Alternate words are sometimes used when defining the four basic functions of CRUD, retrieve instead of read, modify instead of update, or destroy instead of delete.CRUD is also sometimes used to describe user interface conventions that facilitate viewing, searching, and changing information; often using computer-based forms and reports.
Strictly speaking, both PUT and POST can create resources; the key difference is that POST leaves it for the server to decide at what URI to make the new resource available, whilst PUT dictates what URI to use; URIs are of course a concept that doesn't really line up with CRUD.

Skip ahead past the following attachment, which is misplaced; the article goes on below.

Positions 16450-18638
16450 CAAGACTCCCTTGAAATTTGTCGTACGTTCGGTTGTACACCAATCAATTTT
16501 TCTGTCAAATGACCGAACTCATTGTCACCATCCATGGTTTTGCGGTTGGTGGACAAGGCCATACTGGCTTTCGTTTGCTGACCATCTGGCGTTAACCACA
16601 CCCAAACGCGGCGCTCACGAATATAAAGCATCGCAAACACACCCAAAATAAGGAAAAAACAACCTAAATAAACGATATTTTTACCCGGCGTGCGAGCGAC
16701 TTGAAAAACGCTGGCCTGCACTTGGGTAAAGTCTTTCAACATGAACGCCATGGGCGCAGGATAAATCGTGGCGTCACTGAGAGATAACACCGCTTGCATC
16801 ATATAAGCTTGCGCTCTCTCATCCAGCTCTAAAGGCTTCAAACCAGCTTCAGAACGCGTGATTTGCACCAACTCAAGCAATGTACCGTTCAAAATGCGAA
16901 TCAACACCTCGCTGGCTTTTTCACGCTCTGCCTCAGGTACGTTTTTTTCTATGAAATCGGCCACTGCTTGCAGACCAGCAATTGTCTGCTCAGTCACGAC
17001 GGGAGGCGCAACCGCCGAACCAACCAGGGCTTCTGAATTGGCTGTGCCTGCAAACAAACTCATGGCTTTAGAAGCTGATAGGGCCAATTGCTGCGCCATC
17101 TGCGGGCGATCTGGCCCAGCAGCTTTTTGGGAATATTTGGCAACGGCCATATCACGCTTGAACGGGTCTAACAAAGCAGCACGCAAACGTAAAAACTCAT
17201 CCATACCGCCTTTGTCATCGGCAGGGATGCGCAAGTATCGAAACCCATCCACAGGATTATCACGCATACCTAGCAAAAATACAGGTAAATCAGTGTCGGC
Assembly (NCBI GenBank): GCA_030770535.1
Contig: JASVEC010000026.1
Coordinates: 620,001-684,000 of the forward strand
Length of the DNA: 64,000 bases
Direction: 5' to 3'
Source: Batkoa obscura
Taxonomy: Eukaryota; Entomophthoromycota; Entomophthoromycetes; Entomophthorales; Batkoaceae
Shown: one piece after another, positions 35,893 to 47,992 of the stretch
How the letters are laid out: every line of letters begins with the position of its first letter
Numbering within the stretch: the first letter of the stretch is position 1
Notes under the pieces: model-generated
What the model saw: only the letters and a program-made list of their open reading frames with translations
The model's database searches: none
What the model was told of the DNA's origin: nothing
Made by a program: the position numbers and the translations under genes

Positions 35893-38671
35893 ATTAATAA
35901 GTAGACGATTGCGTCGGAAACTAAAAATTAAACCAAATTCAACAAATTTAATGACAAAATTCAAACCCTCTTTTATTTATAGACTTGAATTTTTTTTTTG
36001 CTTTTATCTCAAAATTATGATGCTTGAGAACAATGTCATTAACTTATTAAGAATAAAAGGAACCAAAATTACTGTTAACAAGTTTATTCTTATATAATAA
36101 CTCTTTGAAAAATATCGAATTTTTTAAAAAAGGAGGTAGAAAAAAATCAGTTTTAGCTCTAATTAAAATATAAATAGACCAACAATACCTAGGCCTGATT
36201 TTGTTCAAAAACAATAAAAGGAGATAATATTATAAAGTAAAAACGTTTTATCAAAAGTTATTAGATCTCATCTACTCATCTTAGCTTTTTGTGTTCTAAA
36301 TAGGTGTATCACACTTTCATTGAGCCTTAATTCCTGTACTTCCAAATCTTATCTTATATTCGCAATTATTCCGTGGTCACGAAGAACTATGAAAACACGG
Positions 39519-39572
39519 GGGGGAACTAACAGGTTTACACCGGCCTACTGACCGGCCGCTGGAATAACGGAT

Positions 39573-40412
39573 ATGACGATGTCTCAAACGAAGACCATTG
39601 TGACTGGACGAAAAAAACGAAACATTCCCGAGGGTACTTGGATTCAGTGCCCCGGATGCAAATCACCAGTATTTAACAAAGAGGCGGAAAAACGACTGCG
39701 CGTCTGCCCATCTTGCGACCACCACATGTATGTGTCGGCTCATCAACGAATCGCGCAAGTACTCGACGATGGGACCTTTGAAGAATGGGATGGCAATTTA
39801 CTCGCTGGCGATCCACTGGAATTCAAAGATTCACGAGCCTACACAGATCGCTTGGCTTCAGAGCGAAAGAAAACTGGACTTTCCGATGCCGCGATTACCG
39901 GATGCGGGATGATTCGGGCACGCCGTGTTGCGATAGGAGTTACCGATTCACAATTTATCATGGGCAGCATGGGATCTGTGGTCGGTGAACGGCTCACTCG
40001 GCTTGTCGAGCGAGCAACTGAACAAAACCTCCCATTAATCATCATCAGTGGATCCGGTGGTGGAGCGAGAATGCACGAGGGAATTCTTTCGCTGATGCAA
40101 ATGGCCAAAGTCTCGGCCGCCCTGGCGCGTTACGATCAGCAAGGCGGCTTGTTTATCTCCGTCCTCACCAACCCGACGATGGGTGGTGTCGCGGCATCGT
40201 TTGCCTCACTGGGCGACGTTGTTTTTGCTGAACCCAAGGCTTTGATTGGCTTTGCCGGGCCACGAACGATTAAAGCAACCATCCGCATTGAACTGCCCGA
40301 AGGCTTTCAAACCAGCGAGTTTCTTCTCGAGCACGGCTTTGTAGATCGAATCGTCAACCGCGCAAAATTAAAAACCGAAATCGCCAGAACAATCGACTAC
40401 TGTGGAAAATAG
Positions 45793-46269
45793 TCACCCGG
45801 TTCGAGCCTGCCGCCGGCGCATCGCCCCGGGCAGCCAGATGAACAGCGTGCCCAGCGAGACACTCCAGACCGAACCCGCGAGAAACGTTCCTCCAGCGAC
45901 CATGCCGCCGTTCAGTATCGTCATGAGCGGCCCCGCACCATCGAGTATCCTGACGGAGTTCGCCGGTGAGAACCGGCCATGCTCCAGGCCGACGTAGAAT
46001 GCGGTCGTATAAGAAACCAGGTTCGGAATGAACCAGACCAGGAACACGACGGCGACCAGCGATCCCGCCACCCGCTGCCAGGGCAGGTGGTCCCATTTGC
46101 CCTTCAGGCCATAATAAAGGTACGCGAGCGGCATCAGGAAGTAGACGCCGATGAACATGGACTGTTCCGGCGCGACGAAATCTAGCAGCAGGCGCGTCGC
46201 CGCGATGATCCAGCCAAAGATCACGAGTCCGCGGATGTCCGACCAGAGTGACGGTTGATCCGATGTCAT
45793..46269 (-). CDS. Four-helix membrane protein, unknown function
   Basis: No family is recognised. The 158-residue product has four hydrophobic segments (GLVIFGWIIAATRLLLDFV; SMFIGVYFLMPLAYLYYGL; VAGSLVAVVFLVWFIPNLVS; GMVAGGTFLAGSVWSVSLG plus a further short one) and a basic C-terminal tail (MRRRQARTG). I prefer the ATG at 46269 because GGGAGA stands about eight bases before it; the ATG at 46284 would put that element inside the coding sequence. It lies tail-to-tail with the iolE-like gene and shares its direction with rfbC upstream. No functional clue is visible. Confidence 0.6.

That's 18 extra column of data that were retrieved for nothing. If someone in the future changes the schema of that table and inserts of column between columns 0 and 1, then your results may not be what is expected.
When you create a database in SQL Server and do not specify a file location for your data and log files SQL Server will rely on the default database file locations as defined in the server properties.
Let’s update the settings to point to the new directories: Press OK, and we’ll run our create database script, modifying the database name, and the results now look like this: Whoa, what happened here?
First, like I said earlier, updating those defaults will not migrate existing files.